Withdrawing patients from antidepressants  

BNF 4.3

Around 1 in 5 people experience an episode of major depressive illness at some time in their lives, and many experience relapse or recurrence.1 To prevent early relapse, most experts now recommend several months' treatment for patients with acute episodes of depression. Patients considered at high risk for recurrence of severe depression may need long-term maintenance treatment.2,3 Doctors have to advise their patients whether and when it is prudent to stop treatment, and must be alert to potential problems when antidepressants are withdrawn. The two main problems are relapse or recurrence of depression, and effects arising from withdrawal of the drugs themselves. We discuss the withdrawal of antidepressant drug treatment in adults with unipolar depression.



There is strong evidence for the relapsing and recurring nature of major depression in patients presenting to hospital.1,4,5 Much less is known of the natural and treated history of depressive illness in general practice. Without continuing treatment, about 1 in 3 hospital patients will have a relapse of a recently treated acute episode within 6 months, and up to half will have a relapse or a new episode of depression within 2 years.4 Recurrence is more likely if: there is a history of previous episodes; the acute illness is severe; residual symptoms persist at the end of treatment; the patient has ongoing chronic medical or social problems (e.g. unemployment or relational difficulties), lacks social support, or is aged under 25 or over 60 years at the onset of the illness.2,4,5 Current guidelines for antidepressant drug therapy distinguish between an initial acute treatment phase and a continuation phase, which are recommended for all patients, and a maintenance phase, which is indicated for selected patients with recurrent severe depression.2,3


The acute treatment phase

The acute phase covers the initial weeks of treatment, until the patient has achieved a significant clinical response, usually with at least 40-60% improvement in symptoms.

When to stop unsuccessful treatment

About 30% of patients remain depressed despite initial antidepressant drug therapy.6 Data from the USA suggest that patients showing no clinical improvement after 4 weeks' treatment with a high dose of an antidepressant do not benefit from continuing the drug, but continuing until 6 weeks is worthwhile in patients showing even modest improvement.6 With the rather lower doses used in the UK, a 6-8 week trial of initial treatment is probably justified, increasing the dose in those who show a partial response, before deciding (after reviewing the diagnosis) to change to a different first-line treatment.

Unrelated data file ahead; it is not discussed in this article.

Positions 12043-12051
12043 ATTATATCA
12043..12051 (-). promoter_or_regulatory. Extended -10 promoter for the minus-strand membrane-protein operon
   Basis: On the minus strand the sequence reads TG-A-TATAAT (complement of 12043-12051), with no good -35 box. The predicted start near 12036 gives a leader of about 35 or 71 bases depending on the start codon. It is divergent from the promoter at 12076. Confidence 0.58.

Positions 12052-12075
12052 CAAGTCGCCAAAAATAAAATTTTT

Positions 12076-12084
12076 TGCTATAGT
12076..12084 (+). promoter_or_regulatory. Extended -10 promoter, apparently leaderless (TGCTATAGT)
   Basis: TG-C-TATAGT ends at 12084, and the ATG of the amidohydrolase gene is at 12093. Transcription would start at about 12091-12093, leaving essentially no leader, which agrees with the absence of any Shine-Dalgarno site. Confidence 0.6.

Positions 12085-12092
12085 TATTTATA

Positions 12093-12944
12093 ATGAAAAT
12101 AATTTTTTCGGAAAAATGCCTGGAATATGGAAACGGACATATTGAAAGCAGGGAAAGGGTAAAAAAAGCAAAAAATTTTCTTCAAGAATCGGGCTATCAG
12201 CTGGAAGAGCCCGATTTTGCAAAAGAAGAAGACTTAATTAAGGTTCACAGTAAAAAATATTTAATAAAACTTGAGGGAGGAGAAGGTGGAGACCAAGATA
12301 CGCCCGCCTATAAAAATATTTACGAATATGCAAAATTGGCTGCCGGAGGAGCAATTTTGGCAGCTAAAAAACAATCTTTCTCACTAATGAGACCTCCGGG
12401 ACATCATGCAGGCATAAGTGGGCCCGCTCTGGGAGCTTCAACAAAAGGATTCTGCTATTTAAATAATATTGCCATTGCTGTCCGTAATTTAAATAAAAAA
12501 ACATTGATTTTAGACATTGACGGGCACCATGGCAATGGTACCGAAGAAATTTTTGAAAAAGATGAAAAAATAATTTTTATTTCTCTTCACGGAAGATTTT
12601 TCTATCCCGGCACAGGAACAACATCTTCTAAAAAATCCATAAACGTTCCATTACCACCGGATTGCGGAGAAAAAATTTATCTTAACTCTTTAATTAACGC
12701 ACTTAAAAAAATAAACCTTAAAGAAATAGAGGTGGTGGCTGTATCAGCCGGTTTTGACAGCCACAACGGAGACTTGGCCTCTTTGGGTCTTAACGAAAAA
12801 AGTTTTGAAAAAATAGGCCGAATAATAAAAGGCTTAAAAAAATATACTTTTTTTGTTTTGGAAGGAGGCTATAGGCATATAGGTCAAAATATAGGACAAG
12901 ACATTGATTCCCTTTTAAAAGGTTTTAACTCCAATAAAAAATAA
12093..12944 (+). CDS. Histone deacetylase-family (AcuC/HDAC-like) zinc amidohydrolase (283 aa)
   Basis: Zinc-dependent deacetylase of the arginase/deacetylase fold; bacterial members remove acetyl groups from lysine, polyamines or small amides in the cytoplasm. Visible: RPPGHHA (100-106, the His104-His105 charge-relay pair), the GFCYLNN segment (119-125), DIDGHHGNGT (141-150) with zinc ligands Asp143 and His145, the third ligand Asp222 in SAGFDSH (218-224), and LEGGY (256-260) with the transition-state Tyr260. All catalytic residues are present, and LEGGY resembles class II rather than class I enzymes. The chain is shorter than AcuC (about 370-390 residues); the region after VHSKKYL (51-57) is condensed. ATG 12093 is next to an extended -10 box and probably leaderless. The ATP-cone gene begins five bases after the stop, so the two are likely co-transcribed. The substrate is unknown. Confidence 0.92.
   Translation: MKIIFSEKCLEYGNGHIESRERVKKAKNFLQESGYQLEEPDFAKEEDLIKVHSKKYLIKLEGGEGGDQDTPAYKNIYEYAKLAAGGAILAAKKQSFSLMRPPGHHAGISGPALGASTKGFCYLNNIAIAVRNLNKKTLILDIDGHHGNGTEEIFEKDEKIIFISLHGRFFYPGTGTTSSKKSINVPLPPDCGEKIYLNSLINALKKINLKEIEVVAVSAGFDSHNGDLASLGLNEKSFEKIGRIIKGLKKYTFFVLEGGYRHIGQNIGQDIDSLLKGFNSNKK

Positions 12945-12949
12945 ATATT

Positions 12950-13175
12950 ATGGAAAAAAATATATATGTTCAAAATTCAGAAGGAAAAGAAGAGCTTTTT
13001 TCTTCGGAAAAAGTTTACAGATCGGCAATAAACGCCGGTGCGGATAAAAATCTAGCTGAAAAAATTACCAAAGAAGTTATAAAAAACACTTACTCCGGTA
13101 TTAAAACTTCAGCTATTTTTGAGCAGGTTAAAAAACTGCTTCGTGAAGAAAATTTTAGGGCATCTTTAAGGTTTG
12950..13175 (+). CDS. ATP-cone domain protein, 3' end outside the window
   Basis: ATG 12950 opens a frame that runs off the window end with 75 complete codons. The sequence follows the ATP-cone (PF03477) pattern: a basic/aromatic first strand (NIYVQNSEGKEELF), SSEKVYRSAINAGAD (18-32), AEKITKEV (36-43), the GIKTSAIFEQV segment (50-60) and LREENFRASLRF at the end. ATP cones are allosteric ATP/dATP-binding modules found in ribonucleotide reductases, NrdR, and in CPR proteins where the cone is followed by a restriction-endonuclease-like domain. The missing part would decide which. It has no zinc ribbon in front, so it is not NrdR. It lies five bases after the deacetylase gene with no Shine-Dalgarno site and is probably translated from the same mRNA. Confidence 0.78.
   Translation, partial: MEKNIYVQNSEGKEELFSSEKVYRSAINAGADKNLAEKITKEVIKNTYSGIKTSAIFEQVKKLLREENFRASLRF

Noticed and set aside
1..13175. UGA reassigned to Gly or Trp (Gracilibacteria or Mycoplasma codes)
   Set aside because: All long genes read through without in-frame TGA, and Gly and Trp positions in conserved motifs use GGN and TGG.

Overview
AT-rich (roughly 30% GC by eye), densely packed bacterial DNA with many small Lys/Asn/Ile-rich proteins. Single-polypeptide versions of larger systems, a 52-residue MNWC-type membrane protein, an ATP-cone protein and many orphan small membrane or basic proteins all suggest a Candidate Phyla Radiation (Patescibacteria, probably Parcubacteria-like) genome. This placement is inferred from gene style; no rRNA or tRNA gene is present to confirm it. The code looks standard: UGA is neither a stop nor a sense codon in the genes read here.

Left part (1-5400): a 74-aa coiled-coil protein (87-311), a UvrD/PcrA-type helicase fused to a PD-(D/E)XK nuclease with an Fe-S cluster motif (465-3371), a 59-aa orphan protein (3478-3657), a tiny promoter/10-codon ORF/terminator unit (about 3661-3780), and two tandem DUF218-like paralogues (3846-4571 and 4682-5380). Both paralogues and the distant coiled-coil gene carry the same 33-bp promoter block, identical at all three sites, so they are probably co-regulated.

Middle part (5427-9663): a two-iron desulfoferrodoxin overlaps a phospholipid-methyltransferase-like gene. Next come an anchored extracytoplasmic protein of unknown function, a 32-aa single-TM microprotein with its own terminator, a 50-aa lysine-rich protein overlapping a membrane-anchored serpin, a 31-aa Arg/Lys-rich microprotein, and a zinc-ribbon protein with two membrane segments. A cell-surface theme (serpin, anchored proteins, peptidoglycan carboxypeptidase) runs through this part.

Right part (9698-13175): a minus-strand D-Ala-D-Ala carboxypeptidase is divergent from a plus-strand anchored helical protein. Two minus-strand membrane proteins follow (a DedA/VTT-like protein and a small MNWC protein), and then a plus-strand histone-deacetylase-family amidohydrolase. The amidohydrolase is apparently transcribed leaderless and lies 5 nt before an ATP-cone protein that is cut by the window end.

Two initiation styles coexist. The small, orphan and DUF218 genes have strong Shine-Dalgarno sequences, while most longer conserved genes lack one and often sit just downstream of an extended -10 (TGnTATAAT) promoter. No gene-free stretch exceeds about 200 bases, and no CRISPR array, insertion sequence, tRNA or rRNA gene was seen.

The continuation phase

The continuation phase aims to consolidate the initial acute response. Placebo-controlled trials in patients attending hospital have shown that treatment lasting until the patient has been fully free of symptoms for 4-6 months roughly halves the rate of relapse.3,7,8 Provided it is tolerated, continuation treatment should be given in the antidepressant dose that brought about the initial response.2,5 Based on these hospital data, most experts recommend continuation therapy for general practice patients with depression,2,3 but comparable efficacy studies for treatment in the community are needed.

When to stop continuation therapy

The aim of continuation treatment is to achieve at least 4 months of full recovery (with normal mood and functioning equal to that before the illness) before withdrawing treatment.5 Incomplete recovery is the most important risk factor for relapse within 1 year of treatment withdrawal.7 Before withdrawing therapy, therefore, evidence of depressive symptoms should be sought. If symptoms are still present, treatment should not be stopped. Contributory causes (e.g. medical or social problems, substance abuse, non-adherence to treatment) should be looked for and the treatment regimen may need to be reviewed.


Maintenance therapy

The decision to go on to maintenance therapy, rather than stop treatment at the end of the continuation phase, must be made on clinical grounds, but there is no clearly agreed threshold. A key criterion is the number of previous episodes: it is reasonable to consider maintenance treatment if a patient has had two or more previous severe episodes of depressive illness (i.e. requiring hospital attendance) over the preceding 5 years.3 Such patients should normally be under the care of a psychiatrist.

Hospital-based, placebo-controlled studies have demonstrated efficacy in patients with highly recurrent depression, from maintenance therapy lasting 1-3 years with older antidepressants such as amitriptyline, nortriptyline and phenelzine,3,9,10 and for 3-5 years with imipramine.11,12 Provided it is tolerated, such treatment (alone or with psychotherapy) appears optimally effective when given in the dose that achieved a full response in the initial treatment phase.5,11 Efficacy as maintenance has also been shown for selective serotonin reuptake inhibitors (SSRIs), but few studies have lasted longer than a year.3,13